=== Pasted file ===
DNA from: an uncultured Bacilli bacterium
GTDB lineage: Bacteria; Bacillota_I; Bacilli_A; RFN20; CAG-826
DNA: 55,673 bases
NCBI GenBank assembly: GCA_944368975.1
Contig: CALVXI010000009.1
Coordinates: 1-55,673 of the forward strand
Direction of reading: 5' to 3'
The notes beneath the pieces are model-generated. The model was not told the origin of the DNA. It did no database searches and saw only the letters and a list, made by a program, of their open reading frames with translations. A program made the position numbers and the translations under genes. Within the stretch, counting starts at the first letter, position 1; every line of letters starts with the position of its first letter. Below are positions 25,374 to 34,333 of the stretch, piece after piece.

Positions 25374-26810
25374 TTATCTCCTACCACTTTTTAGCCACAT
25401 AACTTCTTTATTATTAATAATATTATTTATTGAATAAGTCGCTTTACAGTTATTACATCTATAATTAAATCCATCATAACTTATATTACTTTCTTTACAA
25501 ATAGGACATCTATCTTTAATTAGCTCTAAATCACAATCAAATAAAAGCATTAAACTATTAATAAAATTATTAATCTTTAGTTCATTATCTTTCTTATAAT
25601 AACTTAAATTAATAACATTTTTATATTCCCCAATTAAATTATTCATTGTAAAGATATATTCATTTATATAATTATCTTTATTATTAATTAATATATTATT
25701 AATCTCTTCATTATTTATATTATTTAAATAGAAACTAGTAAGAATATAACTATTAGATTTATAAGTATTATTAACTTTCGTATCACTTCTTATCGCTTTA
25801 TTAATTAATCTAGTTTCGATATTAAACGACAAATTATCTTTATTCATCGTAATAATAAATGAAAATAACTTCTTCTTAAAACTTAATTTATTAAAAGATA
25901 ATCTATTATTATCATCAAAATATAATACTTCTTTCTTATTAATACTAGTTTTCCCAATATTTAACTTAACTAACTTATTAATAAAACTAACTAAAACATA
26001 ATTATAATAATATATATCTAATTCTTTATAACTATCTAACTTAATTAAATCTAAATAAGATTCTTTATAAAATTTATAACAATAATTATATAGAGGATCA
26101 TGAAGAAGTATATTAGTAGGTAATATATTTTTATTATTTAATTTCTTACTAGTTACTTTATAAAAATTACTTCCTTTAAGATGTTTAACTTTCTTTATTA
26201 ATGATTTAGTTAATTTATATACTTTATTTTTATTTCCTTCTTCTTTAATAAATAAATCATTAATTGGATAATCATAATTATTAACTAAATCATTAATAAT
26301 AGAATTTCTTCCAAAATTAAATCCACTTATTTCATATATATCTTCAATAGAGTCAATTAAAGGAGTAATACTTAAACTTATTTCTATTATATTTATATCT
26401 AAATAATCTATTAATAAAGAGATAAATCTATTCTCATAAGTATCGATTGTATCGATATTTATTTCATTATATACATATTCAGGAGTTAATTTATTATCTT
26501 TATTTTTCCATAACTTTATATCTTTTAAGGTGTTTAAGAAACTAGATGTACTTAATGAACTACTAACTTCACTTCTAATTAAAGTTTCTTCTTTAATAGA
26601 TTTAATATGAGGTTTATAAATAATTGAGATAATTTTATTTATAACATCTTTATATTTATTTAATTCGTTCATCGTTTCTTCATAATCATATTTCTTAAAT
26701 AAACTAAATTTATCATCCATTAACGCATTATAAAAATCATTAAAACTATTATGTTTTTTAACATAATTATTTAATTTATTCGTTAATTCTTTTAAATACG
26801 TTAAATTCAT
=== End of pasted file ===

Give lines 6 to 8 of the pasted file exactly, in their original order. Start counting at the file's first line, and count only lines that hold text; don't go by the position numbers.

Coordinates: 1-55,673 of the forward strand
Direction of reading: 5' to 3'
The notes beneath the pieces are model-generated. The model was not told the origin of the DNA. It did no database searches and saw only the letters and a list, made by a program, of their open reading frames with translations. A program made the position numbers and the translations under genes. Within the stretch, counting starts at the first letter, position 1; every line of letters starts with the position of its first letter. Below are positions 25,374 to 34,333 of the stretch, piece after piece.